This guest post was contributed by Ryan Sweet, a PhD student at the University of Exeter whose research explores nineteenth-century representations of artificial body parts. He has written several introductions to Victorian and Edwardian texts that feature prosthesis users, including Our Mutual Friend, Anthony Trollope’s The Bertrams (1859), and H. G. Wells’s The Food of the Gods and How It Came to Earth (1904), for the online resource Nineteenth-Century Disability: Cultures and Contexts.
From intellectual disability, as represented by Sloppy, through “crippled” characters, such as Jenny Wren, to amputees, such as Silas Wegg, Our Mutual Friend, and indeed Dickens’s oeuvre as a whole, is full of representations of the physically and cognitively non-normative. Disability studies expert Martha Stoddard Holmes, whose book-length study on nineteenth-century disability, Fictions of Affliction: Physical Disability in Victorian (2004), is a must-read for those interested in the topic, writes that Dickens “was one of the two most prolific producers of disabled characters in Victorian literature” alongside his friend, colleague, collaborator, and competitor Wilkie Collins.[i] As I hope to show in this post, Dickens was interested in not only the disabled body but also the prosthetic technologies used by those with physical impairments. Part 16 provides more than ample material for such a discussion.
Wooden legs abound in Part 16 of Our Mutual Friend. Not only do we see the wooden-legged Silas Wegg at his most obstinate and villainous as he attempts to blackmail Boffin (living up to nineteenth-century stereotypes about disabled lower-class men, who were often feared to be frauds), but we are also introduced to the curious figure of Gruff and Glum, a character who uses not one but two peg legs. In this blog post I’ll explore how Dickens draws from and complicates nineteenth-century prejudices towards wooden leg users through his depiction of these two characters.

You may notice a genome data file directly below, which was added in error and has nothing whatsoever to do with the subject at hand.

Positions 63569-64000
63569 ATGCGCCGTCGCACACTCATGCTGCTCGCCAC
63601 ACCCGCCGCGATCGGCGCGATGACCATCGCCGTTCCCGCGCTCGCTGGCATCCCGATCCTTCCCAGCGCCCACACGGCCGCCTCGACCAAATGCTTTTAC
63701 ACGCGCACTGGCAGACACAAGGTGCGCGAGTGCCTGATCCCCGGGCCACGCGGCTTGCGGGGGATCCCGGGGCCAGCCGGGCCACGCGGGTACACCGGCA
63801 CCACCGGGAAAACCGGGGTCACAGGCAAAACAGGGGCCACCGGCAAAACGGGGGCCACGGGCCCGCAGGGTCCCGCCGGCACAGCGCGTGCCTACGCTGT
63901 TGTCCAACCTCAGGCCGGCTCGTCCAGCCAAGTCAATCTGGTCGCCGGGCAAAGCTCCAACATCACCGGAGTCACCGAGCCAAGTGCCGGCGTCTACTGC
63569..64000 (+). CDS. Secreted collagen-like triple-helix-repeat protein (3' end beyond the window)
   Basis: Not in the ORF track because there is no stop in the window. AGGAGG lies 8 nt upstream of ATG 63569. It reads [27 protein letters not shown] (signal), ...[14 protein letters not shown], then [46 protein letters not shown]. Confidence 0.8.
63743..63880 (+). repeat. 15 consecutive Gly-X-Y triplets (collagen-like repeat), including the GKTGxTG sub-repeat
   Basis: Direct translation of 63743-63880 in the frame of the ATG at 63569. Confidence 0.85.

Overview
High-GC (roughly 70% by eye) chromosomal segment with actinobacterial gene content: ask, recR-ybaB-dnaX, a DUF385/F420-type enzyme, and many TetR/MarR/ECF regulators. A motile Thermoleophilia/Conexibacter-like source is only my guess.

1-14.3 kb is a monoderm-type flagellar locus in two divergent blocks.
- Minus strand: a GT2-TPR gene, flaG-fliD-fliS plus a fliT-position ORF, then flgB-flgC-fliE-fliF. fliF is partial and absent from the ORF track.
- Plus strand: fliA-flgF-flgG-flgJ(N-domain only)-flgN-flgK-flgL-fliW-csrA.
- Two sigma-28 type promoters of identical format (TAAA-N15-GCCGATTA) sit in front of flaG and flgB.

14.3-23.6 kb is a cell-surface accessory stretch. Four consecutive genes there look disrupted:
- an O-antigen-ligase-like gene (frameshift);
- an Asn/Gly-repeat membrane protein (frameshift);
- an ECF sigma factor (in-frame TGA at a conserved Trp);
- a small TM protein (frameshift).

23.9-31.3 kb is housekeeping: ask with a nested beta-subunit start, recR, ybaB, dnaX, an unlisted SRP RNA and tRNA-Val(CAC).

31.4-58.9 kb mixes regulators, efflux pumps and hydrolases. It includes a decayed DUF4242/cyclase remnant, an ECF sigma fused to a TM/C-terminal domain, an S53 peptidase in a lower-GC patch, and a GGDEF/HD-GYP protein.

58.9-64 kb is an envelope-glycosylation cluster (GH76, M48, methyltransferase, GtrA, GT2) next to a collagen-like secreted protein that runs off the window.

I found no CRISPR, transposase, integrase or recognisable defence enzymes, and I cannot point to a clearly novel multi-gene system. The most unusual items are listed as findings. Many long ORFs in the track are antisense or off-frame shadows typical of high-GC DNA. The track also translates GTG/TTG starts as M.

Beginning with Wegg, a comical yet villainous wooden-legged character whom we are all very familiar with by this point in the narrative, the “literary man” shows his true colours (mahogany? oak?) in Chapter 3 as he puts into action his plan to extort Boffin of his inheritance. Intriguingly, there seems to be a link in Dickens’s representation between Wegg’s increasing woodenness and his rising meanness as a character. Indeed, by Chapter 3 we learn that Wegg’s very head is “wooden” (p. 180)—he later bestows a wooden wink upon Boffin (p. 184)!—a progression from the woodenness that he exhibits earlier in the novel , where he is described as having a “wooden countenance” (Part 13, Chapter 14). Here, it would seem, the woodenness of Wegg’s leg has almost entirely taken over his appearance and character. This bodily takeover coincides with both Wegg’s success and growing callousness. One may wish to take a moment here to reflect on what this non-human influence might say about Dickens’s position on the human-technology relationship. Some critics, such as Herbert Sussman and Gerhard Joseph, have suggested that Dickens sat on the fence regarding the possibility of human-machine splicing,[ii] but here Dickens’s representation seems to suggest that too close an intimacy with technology can harden one’s character for the worse.